Is God a woman? She could well be, according to historian Bettany Hughes, who explores the "central role" females played in the early Christian church in a new BBC2 series.
Writing in the Radio Times, Hughes, who is a specialist in ancient history, has criticised those opposing the ordination of women in Britain, stating that to deny the “true story” of the connection between women and the church is to “etiolate both history and the possibilities of our own world”.
“Consider this: throughout the history of humanity, 97 per cent of all deities of wisdom have been female,” she wrote.
“Who knows whether God is a girl, but mankind has turned to the female of the species for good ideas. Our own monotheistic institutions might do well to take a leaf out of the book of human experience and build on this consensus when it comes to reaping the benefits of a close relationship between women and the divine.”
Hughes, who fronts the forthcoming show Divine Women, charting the role of women in religion, argues that Christianity was originally “a faith where the female of the species held sway,” adding that for more than 200 years after the religion’s genesis, many of the churches in Rome were built by women.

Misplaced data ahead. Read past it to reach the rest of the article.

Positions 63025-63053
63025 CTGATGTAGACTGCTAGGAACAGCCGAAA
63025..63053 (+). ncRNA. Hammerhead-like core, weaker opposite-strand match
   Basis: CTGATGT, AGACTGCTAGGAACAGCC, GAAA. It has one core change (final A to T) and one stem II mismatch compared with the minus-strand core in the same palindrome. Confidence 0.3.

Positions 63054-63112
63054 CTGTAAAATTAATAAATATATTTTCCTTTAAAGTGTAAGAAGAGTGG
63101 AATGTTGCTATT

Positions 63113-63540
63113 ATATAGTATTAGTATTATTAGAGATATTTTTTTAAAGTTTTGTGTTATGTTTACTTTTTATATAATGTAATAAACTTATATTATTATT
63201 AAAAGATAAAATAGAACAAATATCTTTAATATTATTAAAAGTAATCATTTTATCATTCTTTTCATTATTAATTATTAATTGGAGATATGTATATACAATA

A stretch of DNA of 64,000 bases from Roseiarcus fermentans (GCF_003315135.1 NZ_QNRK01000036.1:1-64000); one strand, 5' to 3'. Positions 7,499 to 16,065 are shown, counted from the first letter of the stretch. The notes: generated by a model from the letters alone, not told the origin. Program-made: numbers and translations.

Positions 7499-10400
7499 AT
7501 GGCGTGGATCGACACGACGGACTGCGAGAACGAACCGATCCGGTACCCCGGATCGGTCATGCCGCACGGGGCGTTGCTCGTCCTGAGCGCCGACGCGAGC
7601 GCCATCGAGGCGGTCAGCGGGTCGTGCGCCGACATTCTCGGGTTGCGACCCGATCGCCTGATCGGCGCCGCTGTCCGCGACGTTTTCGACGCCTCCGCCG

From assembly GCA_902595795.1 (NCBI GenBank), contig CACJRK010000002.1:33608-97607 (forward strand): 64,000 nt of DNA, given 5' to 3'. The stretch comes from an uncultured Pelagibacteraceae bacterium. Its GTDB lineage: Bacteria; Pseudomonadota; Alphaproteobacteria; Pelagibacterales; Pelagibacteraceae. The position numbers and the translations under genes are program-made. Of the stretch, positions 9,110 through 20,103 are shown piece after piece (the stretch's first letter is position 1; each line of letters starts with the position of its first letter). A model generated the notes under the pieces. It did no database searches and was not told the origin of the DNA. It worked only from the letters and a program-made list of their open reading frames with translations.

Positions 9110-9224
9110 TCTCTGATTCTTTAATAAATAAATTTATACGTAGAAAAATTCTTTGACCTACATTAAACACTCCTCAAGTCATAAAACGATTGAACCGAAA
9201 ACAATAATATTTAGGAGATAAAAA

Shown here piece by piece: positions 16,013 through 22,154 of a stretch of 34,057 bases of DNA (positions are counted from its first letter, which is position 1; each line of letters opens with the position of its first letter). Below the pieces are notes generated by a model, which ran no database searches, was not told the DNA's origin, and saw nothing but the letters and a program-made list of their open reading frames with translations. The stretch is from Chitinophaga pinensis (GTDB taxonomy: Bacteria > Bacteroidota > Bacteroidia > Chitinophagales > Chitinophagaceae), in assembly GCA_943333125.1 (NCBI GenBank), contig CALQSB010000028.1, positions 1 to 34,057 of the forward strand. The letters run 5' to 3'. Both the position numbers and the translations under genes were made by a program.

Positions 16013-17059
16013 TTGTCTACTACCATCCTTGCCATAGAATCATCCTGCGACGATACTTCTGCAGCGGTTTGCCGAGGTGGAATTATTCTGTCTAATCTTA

“At least 65 per cent of all those who go to Anglican churches are women; the handmaids of Christ are no longer just arranging flowers on the altar, they are - as they were at Christianity’s beginning - it’s very lifeblood,” she writes.
Hughes also predicts that other religions will come to recognise the importance of women within faith.
“As more girls in Muslim countries get the education their role models prescribed, they will surely be inspired to follow suit,” she argues.
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